Image: U.S. soldier attends to a wounded Iraqi boy
Sabah Al-bazee  /  Reuters
A U.S. soldier helps a boy who was wounded by a car bomb in Tikrit, Iraq, on Tuesday.
updated 8/26/2008 7:33:58 AM ET 2008-08-26T11:33:58

Three blasts killed at least 34 Iraqis on Tuesday, most of them in a suicide car bombing that struck a group of police recruits, officials said. It was one of the highest daily casualty tolls in recent months.

Two of the bombs went off in Diyala province, which has been the site of much of the recent violence and a stronghold of Sunni insurgents.

In the provincial town of Jalula, an assailant drove a car toward a building where new police recruits had assembled, said Col. Ahmed Mahmoud Khalifa, the local police chief.

The car approached the building but was stopped by guards. The driver then detonated the explosives, the chief said. He said 25 people were killed and 40 wounded.

Local police have been forming an emergency response force in the region, with each tribal sheik allowed to send a certain number of recruits. Monday was the last day of recruitment, and applicants came to the police center on Tuesday to check whether they had been accepted, Khalifa said.

After the blast, security forces imposed a curfew on Jalula, about 80 miles northeast of Baghdad.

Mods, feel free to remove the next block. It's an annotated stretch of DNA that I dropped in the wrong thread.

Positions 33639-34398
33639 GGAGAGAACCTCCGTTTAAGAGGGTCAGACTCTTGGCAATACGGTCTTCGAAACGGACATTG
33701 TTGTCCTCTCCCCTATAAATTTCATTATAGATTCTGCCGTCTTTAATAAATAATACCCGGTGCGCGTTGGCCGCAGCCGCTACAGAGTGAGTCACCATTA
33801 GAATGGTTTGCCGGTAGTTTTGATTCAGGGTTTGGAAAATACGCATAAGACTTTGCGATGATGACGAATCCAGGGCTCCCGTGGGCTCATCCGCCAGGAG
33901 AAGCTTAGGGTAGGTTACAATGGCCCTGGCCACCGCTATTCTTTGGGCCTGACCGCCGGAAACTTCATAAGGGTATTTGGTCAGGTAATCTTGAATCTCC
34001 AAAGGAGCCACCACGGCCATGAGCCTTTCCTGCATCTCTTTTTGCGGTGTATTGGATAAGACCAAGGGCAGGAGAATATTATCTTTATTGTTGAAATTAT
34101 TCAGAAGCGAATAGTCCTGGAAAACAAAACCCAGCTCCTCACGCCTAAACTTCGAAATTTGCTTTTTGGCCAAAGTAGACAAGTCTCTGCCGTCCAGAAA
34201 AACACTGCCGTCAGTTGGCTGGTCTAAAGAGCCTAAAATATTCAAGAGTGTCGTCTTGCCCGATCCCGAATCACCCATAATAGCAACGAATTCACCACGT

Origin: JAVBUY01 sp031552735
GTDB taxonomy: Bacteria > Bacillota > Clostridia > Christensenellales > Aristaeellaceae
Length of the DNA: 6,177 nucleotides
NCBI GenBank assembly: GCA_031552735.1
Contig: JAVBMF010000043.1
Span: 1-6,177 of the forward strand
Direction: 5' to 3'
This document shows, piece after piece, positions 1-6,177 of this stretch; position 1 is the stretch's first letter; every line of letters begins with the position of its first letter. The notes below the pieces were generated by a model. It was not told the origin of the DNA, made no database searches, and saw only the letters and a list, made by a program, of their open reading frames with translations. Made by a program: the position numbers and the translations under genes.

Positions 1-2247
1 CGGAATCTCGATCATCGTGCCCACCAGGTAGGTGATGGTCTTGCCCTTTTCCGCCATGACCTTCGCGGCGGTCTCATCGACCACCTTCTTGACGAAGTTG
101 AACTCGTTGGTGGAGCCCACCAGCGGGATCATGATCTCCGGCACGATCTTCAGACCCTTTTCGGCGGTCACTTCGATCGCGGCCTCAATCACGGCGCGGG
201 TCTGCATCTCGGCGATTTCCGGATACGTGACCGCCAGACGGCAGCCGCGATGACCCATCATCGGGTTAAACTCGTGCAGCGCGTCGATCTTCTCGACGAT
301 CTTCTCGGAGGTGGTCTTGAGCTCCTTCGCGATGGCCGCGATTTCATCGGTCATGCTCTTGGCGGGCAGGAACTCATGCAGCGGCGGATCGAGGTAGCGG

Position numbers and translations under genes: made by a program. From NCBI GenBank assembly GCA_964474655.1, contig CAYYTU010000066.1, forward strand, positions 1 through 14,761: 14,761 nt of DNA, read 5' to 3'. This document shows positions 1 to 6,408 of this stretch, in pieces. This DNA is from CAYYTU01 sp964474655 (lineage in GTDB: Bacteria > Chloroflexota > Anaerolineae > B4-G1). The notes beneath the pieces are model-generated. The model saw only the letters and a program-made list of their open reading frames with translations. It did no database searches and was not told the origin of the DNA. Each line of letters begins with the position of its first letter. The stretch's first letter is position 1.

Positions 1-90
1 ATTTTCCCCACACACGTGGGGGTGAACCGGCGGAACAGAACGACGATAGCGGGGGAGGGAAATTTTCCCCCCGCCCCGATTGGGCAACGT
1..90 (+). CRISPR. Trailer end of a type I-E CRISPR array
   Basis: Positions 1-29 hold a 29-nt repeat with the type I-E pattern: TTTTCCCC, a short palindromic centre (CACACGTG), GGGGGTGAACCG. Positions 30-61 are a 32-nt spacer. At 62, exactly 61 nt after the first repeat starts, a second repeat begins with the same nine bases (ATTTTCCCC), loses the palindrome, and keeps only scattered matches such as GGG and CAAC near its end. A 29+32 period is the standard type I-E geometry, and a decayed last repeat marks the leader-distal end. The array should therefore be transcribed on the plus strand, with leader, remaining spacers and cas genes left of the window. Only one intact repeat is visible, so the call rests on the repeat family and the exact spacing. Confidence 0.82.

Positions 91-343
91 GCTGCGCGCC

Children killed on way to shrine
Elsewhere in Diyala, a roadside bomb struck a van carrying a Sunni family near the town of Mandali along the Iranian border, said Col. Sarchal Abdul-Karim, a spokesman of Iraqi border guards in the area.

Five members of the family were killed, including two women and two children, the spokesman said. The family was on the way to a religious shrine, the colonel added.

Also Tuesday, a bomb planted in a parked car killed four people and wounded six, including three policemen, in the city of Tikrit north of Baghdad.

The explosion went off during morning rush hour in a central street used by local government officials to go to work, said a police official who spoke to The Associated Press on condition of anonymity because he is not authorized to speak to the media.

Tikrit is Saddam Hussein's hometown and has been a hotbed of the Sunni insurgency since the 2003 ouster of the late Iraqi leader. But it has enjoyed relative quiet since violence levels significantly dropped over the past year in much of Iraq.

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